"of course" vs. "off course"

I was reading an online newspaper this morning when I came across an error which could easily pass as a non-error:

  • And off course i follow one of the guys who created this micro blogging Jack Dorsey.

In the sentence above, the phrase “off course” is wrong.

  • of course – without any doubt, certainly
  • off course – away from the intended direction

Examples:

  1. Of course (certainly) you can go out and play,” mom told us.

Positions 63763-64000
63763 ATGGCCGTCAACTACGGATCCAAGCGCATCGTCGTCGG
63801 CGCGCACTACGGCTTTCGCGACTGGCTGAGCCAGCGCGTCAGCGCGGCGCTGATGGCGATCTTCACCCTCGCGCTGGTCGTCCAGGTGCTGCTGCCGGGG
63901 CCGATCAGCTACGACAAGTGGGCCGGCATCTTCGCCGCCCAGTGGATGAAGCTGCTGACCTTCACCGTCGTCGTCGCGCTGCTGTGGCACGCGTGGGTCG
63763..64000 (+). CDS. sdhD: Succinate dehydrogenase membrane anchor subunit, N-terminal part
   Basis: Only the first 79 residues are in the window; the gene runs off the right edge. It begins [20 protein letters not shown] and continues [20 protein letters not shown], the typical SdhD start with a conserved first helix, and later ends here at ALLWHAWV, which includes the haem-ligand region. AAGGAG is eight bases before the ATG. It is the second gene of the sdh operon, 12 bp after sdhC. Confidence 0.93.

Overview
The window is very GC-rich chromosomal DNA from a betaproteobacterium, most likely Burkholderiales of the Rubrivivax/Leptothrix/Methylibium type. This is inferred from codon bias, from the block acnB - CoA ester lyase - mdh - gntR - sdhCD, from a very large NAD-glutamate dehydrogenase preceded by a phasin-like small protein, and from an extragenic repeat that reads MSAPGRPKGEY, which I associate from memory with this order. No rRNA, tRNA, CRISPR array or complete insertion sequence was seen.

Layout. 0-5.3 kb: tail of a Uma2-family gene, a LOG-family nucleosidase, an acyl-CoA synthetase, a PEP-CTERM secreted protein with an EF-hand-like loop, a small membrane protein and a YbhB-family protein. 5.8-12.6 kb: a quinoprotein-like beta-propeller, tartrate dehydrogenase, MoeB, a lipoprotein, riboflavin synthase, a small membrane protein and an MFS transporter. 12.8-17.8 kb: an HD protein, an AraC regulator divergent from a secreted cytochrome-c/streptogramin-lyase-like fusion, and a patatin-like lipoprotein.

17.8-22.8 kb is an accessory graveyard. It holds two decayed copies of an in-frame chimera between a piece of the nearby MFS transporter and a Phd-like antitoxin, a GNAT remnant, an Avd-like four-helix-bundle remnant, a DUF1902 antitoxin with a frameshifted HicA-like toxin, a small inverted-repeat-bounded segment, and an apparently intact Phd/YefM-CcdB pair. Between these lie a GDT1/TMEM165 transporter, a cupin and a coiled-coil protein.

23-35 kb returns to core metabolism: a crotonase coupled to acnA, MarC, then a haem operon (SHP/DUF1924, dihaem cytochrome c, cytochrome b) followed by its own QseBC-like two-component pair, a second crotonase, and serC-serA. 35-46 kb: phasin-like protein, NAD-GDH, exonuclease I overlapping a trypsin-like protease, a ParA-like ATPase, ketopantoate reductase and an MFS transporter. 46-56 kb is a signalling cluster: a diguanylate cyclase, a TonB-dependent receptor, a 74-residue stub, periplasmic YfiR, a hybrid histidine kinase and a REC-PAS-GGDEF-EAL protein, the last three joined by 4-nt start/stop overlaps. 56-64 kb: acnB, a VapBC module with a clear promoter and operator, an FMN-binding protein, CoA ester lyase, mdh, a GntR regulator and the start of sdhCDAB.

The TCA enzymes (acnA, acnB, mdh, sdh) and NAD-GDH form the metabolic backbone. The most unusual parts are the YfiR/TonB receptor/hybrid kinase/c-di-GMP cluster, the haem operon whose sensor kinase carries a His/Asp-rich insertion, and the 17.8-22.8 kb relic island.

2. The concert begins at eight but you can’t enter without a ticket, of course.
  3. Due to the stormy weather, the plane went off course and crashed into the ocean.
  4. He was a young, bright student, but he went off course and joined a triad later in his early twenties.

Businessmen succeed because they’re persistent, and of course, once they become greedy, they will probably go off course and get themselves into trouble.

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Posted on March 25, 2010, in Word Power and tagged , . Bookmark the permalink. Leave a comment.

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